Stocks finished mostly lower Wednesday, after the Federal Reserve raised the federal funds target rate by 25 basis points to 5%, as expected. Trading was choppy following the news, but the market did not show a clearly positive or negative reaction by the close, says Standard & Poor's Equity Research.
The Dow Jones industrial average edged up 2.88 points, or 0.02%, to 11,642.65, paced by a 4% gain from General Motors (GM). The broader Standard & Poor's 500 index slipped 2.29 points, or 0.17%, to 1,322.85. The tech-heavy Nasdaq composite fell 17.51 points, or 0.75%, to 2,320.74.
The Fed said economic data will determine future action. "Some further policy firming may yet be needed to address inflation risks," the Fed said in a statement, adding the word "yet" to the language from its Mar. 28 statement. This word gives the Fed more flexibility, says Action Economics.
The statement leaves the door open to another 25-basis-point hike at the June meeting, some analysts say. "We think the economic and inflation data will push the Fed to make that rate move in June," says John Ryding, chief U.S. economist at Bear Stearns. "On the tone of the statement, the discussion of policy was more linked to the Fed's assessment of the economic outlook than was previously the case."
Other analysts say the statement was more hawkish than expected. "It appears the Fed is leaning toward another rate hike at the June meeting, but we believe that a slowdown in the economy this quarter will still allow the Fed to pause when it meets again on June 28-29," says Joseph LaVorgna, chief U.S. fixed income economist at Deutsche Bank. "The economic data take on paramount significance, which is why tomorrow's retail sales report is so important."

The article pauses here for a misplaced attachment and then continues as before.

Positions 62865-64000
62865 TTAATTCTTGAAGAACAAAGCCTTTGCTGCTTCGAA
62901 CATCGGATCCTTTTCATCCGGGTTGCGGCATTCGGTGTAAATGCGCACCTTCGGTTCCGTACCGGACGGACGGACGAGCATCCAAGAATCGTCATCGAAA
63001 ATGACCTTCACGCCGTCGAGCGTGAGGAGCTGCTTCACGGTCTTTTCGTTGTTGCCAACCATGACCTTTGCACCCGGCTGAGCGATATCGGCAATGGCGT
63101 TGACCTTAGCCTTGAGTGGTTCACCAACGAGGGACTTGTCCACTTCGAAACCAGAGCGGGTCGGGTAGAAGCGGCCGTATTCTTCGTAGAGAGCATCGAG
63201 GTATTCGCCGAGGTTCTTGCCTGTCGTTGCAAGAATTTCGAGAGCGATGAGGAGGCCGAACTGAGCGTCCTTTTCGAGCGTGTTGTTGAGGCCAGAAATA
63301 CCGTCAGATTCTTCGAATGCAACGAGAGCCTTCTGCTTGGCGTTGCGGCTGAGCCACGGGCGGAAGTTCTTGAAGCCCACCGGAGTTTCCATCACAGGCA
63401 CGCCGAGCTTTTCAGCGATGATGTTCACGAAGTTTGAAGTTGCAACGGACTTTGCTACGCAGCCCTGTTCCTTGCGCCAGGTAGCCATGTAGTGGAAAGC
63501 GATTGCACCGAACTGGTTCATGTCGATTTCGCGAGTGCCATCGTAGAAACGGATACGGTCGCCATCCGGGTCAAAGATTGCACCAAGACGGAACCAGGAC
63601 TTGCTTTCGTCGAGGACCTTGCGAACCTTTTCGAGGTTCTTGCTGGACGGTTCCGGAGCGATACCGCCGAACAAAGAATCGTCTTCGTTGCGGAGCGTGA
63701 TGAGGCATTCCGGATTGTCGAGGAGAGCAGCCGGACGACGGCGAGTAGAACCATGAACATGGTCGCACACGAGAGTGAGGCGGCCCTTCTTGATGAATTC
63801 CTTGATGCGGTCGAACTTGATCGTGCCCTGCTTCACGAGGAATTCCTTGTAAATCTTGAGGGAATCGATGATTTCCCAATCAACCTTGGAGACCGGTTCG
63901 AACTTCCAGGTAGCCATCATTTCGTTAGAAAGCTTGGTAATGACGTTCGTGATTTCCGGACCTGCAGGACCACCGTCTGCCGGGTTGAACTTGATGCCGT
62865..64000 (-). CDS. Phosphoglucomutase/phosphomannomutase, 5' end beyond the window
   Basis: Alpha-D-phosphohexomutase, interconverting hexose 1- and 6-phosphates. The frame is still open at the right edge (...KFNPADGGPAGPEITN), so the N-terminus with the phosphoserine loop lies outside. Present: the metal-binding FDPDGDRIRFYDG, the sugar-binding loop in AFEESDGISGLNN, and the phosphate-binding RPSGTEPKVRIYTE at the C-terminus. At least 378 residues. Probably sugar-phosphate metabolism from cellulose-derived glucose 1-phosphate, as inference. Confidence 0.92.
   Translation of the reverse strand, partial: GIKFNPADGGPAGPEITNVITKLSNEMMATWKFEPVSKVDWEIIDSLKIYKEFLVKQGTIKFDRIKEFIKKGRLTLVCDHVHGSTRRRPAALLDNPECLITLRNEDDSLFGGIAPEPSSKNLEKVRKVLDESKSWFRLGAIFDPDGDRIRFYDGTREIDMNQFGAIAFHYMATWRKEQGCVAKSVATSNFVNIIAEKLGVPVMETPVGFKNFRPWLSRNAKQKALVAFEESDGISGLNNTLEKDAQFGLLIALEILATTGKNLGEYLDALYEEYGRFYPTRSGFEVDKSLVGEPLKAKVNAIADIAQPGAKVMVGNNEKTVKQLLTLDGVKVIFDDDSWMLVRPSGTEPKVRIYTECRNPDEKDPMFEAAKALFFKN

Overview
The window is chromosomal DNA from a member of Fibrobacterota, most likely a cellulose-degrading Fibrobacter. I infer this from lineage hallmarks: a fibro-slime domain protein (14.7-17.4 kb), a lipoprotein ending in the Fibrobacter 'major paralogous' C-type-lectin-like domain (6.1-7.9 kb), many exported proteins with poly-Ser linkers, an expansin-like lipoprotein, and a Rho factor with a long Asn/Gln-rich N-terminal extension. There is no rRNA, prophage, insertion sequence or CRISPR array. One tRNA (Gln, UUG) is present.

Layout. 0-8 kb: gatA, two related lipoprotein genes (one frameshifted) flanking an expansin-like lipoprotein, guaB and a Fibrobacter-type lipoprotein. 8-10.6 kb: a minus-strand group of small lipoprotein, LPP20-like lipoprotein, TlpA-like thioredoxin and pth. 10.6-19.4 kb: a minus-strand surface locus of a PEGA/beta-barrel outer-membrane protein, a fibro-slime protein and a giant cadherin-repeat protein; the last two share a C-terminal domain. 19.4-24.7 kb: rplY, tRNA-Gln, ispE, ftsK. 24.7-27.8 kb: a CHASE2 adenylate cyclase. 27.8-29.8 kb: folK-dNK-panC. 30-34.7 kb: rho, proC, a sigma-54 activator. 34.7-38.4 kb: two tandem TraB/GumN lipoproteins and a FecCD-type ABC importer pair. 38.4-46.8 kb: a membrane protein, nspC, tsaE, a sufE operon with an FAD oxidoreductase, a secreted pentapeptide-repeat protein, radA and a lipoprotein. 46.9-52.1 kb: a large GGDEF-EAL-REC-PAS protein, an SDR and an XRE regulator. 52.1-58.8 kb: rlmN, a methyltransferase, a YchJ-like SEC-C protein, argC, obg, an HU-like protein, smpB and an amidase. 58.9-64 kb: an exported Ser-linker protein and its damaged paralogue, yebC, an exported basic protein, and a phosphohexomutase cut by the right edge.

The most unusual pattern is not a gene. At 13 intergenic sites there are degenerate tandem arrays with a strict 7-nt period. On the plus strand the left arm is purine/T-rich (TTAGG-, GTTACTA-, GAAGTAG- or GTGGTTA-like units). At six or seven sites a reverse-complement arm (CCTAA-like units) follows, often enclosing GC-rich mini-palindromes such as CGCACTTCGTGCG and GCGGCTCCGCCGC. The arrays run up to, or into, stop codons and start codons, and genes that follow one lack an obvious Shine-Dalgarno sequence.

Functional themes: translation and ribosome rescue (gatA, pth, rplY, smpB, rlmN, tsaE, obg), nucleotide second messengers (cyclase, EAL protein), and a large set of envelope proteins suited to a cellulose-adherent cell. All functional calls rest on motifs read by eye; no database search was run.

On Thursday, April retail sales are expected to increase 0.9%, says Action Economics. Also on the economic docket, initial jobless claims are seen easing 2,000 to 320,000 for the week ended May 6.
Before the Fed's decision, earnings news was front and center Wednesday. Tech bellwether Cisco (CSCO) was lower after the networking equipment maker reported a slight drop in fiscal third-quarter profit due to expenses related to its acquisition of Scientific-Atlanta.
On the positive side, Disney (DIS) was higher after posting a 12% rise in second-quarter profit, boosted by strength in its ABC broadcasting unit.
Among automakers, Toyota (TM) was modestly lower after the Japanese company said its fourth-quarter profit rose 39%. Competitor DaimlerChrysler (DCX) rose on an upgrade from hold to buy at Deutsche Bank.
China's biggest Internet search provider, Baidu.com (BIDU), was up sharply on better than expected first-quarter results.
Retail chain Federated Department Stores (FD) was lower after posting better-than-expected first-quarter earnings on flat same-store sales.
Among other companies in focus, H&R Block (HRB) was lower after guiding its 2006 profit downward. The tax preparer said total clients served in U.S. retail offices for the 2006 tax season fell 2%.
Companies set to report earnings Thursday include cable giant Viacom (VIA) along with retailers JCPenney (JCP) and Kohl's (KSS).
In the energy markets Wednesday, June West Texas Intermediate crude oil futures rose $1.44 at $72.13 a barrel, despite weekly inventory data showing an unexpected increase of 300,000 barrels. Meanwhile, Iran's President Mahmoud Ahmadinejad rejected Western concerns over its nuclear aspirations as "a big lie."
European markets finished lower. In London, the Financial Times-Stock Exchange 100 index fell 22.2 points, or 0.36%, to 6,083.4. Germany's DAX index lost 22.34 points, or 0.36%, to 6,118.38. In Paris, the CAC 40 index declined 33.91 points, or 0.64%, to 5,278.27.
Asian markets finished mixed. Japan's Nikkei 225 index slid 238.98 points, or 1.39%, to 16,951.93. In Hong Kong, the Hang Seng index fell 53.4 points, or 0.31%, to 17,080.59. Korea's Kospi index edged higher 0.65 points, or 0.04%, to 1,451.09.
Treasury yields recovered from session lows after the Fed statement. Prices for 10-year Treasury notes edged higher to 95-08/32 with a yield of 5.12%, while 30-year bonds rose to 89-21/32 for a yield of 5.19%.